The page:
Texas, Montana meetings underway;
Next stop: Chicago
Next week, Chicago — or the northwest suburb of Bloomingdale to be more precise — hosts the next stop on the industry's summer circuit, when the American Amusement Machine Association (AAMA) brings in the industry's manufacturer and distributor luminaries for meetings and social/recreational activities. This is the group's annual gathering — highlighted by the Distributor Gala — for its members, staff and invited guests.
AMOA will have participants attending the AAMA/AMOA Amusement Expo Show Committee meeting on Tuesday, July 27, and will also be represented at the Distributor Gala on Thursday, July 29, and the AAMCF Charity Golf event the following day, on Friday, July 30. For more details on the AAMA agenda next week, please visit the AAMA website: www.coin-op.org. A report on the AAMA gathering will be published in the July 30 edition of Off-The-Top.
New Jersey closely following amusement games legislation
In the current issue of the New Jersey Amusement Association (NJAA), the group's Government Affairs Agent, Edward R. McGlynn, reported on potentially harmful legislation moving through the state's Assembly. He writes:
"During the past two months a potentially serious piece of legislation impacting the game industry has received attention in the Assembly; passed and is now assigned to the Senate State Government, Wagering, Tourism and Historic Preservation Committee. This legislation goes back to 2002 when the New Jersey Law Revision Commission undertook a comprehensive study of the Games of Chance laws and issued a comprehensive report recommending changes to the bingo, raffles and amusement games law. During the time the Law Revision Commission was considering these changes the NJAA had many meetings with both staff and the Commission itself giving our opposing views. The report was issued anyway and it recommended a blending of the statutes regulating bingos, raffles and amusement games into one comprehensive statute. Moreover, the Commission recommended amusement games be expanded to be a permitted activity at fairs and festival of ten days duration or less. Additionally because fines and penalties for bingos and raffles can be $7,500.00 for the first offense and $15,000.00 for subsequent offenses it incorporated that language into the amusement games law. Many other provisions have also been proposed. The bill is A1224 and S 2127.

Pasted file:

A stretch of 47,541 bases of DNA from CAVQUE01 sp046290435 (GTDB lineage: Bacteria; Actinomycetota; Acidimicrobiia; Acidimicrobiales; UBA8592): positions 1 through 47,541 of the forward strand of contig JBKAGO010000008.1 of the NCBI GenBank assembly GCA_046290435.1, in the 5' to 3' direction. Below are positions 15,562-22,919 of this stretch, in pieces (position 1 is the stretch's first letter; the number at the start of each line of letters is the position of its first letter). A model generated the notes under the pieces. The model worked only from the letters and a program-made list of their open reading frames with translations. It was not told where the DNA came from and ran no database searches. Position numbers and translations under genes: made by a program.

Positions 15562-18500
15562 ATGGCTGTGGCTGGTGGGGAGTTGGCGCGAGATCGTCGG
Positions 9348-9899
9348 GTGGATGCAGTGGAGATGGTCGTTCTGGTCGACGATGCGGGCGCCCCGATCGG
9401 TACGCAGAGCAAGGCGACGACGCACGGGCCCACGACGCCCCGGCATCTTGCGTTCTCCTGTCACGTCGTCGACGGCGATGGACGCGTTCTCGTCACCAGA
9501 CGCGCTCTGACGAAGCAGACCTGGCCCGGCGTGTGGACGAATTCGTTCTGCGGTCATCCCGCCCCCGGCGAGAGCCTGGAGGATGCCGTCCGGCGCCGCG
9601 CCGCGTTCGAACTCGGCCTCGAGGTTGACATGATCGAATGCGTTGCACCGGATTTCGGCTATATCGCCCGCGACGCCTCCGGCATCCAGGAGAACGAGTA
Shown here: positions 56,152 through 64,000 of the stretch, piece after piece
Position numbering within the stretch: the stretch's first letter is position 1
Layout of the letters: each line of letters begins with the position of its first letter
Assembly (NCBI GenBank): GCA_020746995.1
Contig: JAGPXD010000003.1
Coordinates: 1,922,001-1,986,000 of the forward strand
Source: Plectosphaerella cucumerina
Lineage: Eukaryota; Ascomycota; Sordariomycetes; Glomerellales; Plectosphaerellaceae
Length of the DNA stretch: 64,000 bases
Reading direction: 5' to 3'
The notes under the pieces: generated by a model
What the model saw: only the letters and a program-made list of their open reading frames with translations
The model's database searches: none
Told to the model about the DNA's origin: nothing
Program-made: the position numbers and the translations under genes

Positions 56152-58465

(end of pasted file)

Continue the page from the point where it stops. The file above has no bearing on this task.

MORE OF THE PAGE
IT to conduct Golden Tee Players Charity Tourney
In conjunction with the 25th anniversary of Incredible Technologies, the company is sponsoring a Golden Tee Players Charity Championship, to be held Aug. 27-29, at Splinter's Sports Pub in Palatine, Ill.
Salute, Inc., of Palatine is IT's official 25th anniversary charity and beneficiary of the event. Salute's was formed to help veterans and their families in times of need. As a show of their support, IT has contributed $25,000 to the organization.
IT's Gary Colabuono will be competing in the event and working to raise funds for Salute, Inc. Those who wish to "Back Gary" can do so. Here's a link to his donor page.
The tourney's opening night, Friday, Aug. 27, is open to the public and IT has a host of special activities and giveaways planned. For more information, click here: www.goldentee.com/pcc.